If you're new to the world of coconut oil, do a little research or follow a guide to cooking with coconut oil. It's solid at room temperature but will melt down immediately when exposed to heat. Choose unrefined coconut oil for a fruity flavor if cooking with seafood, or use refined for a more neutral flavor. Refined coconut oil has a smoke point of 400 F, so it can be used at a higher heat, which makes it a great candidate for fried rice. Coconut oil fried rice has a richer mouthfeel and is more decadent. Because it's mostly saturated, try not to go overboard and instead add it in moderation.


For the perfect balance of flavor, fried rice should contain elements of salt, acid, fat, and sugar. The soy sauce, oil, and rice vinegar do the trick for the first three, but often the sweet aspect goes overlooked. There are a few options that you can choose when it comes to adding sweeteners to your fried rice. The secret ingredient for better-fried rice is the most simple: sugar.

Don't overthink it. A simple dash of sugar can make all the difference. If you're looking for a different approach, mirin is the ingredient your fried rice may be missing. Mirin covers both the sweet and the savory and even has a slight acidity as it is a fermented rice wine. Think of it like sweet, tangy sake that will deliver more than just sugary notes. Even a dash of maple syrup can work in a pinch and don't feel the need to shy away from brown sugar if that's what you have in your pantry. The goal is to add enough to balance the flavor without creating an overly sweet or dessert-like dish.

Sesame oil

While your primary oil should remain something rather neutral like canola, vegetable, or refined coconut oil, consider including some sesame oil for flavoring. Sesame oil has a nutty, toasty flavor and a very dense and fatty mouthfeel. Just a little bit goes a long way, so use it to season your rice to create that wonderful rich, and fatty taste we love so much.

Sesame oil is one of the best types of oil for an extra nutty flavor. It's slightly sweet and earthy and has a strong aroma. It has a slightly darker coloring than most oils and is made from pressed-toasted sesame seeds. Add an extra boost of sesame by mixing in some sesame seeds to your rice, or using them as a garnish. A few splashes on the hot rice should do the trick, and even though it's just a little bit it will make all the difference.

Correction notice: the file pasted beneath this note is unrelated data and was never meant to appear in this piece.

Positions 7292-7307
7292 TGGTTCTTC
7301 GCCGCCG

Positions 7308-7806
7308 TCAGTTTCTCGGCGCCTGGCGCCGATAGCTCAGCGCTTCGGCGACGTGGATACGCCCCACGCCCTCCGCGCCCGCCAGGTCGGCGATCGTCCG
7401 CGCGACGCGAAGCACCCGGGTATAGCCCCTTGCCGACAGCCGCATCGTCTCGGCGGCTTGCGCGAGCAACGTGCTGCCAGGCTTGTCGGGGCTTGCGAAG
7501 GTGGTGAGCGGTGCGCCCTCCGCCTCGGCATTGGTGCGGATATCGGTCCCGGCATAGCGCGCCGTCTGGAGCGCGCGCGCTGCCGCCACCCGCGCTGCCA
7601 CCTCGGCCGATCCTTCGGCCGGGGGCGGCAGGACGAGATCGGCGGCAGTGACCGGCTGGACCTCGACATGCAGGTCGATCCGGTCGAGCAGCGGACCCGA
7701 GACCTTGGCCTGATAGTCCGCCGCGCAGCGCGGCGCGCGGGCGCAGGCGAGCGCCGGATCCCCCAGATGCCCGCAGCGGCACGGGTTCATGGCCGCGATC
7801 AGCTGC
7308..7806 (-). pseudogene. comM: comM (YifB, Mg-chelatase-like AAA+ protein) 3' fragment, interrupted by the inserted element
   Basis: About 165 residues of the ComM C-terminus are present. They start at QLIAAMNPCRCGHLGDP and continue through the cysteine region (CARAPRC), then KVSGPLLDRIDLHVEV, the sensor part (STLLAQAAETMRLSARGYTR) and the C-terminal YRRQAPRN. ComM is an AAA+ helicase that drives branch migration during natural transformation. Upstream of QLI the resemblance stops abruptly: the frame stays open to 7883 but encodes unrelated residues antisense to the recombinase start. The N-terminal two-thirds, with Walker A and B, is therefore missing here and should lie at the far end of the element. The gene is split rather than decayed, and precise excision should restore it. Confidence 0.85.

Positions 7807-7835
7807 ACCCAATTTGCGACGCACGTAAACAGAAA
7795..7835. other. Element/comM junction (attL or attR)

Shredded cabbage can enhance almost any savory Chinese dish. When chopped into thin strips, it almost acts like noodles to capture sauces and flavor and carry them into your mouth. It can also help to add a little moisture and bring the textures of the vegetables and crispy rice together. Use green cabbage, or napa cabbage for best results. Red cabbage tends to have a rougher texture and spicier flavor, but can certainly be used if that's your preference.

Grab a freshly sharpened knife and shave thin strips of cabbage onto your cutting board. Like most vegetables, cabbage is water-dense and needs to be cooked prior to adding rice to the hot pan. Your goal is to get the cabbage to a point where it's fully limp and begins to dry out once the moisture is released. You can add quite a bit of it, just be sure it doesn't dominate your vegetable-to-rice ratio.

Japanese barbecue sauce

If you're looking for a darker, richer, sweeter, and more intense flavor for your homemade fried rice, consider including some Japanese barbecue sauce. While you can rely entirely on this sauce for flavoring, it's recommended that you still add your traditional oils, seasonings, and ingredients, and then replace about half of the soy sauce with Japanese barbecue sauce. It's a surefire way to ensure hypnotic flavors with the simple squirt of a bottle.

There are plenty of different premade Japanese barbecue sauce brands out there with a range of flavors. A classic like Bachan's Hella Hot Japanese barbecue sauce is best for those with a taste for heat, but you can also find miso and yuzu-based sauces. This decision should be based entirely on personal preference, and if you're feeling unsure remember that just a tablespoon of sauce can go a long way. Start with just a little, or let folks add it to their fried rice after it's been plated.


If you can get your hands on a bottle of the good stuff, consider adding a little sriracha to your fried rice. Some like it hot, and if that's you then just a dash of this famous sauce can make a world of difference. If you're unable to get your hands on a bottle of the original, use an alternative brand or make your own homemade sriracha. Of course, they won't taste just like the original, but if used as an ingredient amongst others it can get the job done.

Alternatively, try using red pepper flakes but understand that they blossom with heat and time. If you're feeding a crowd, it may be a good idea to let individuals add sriracha to their dish after it's been plated so that they can control how much heat is actually going into it. It's difficult for us spice lovers to comprehend, but not everyone loves to be steaming out of the ears with each bite.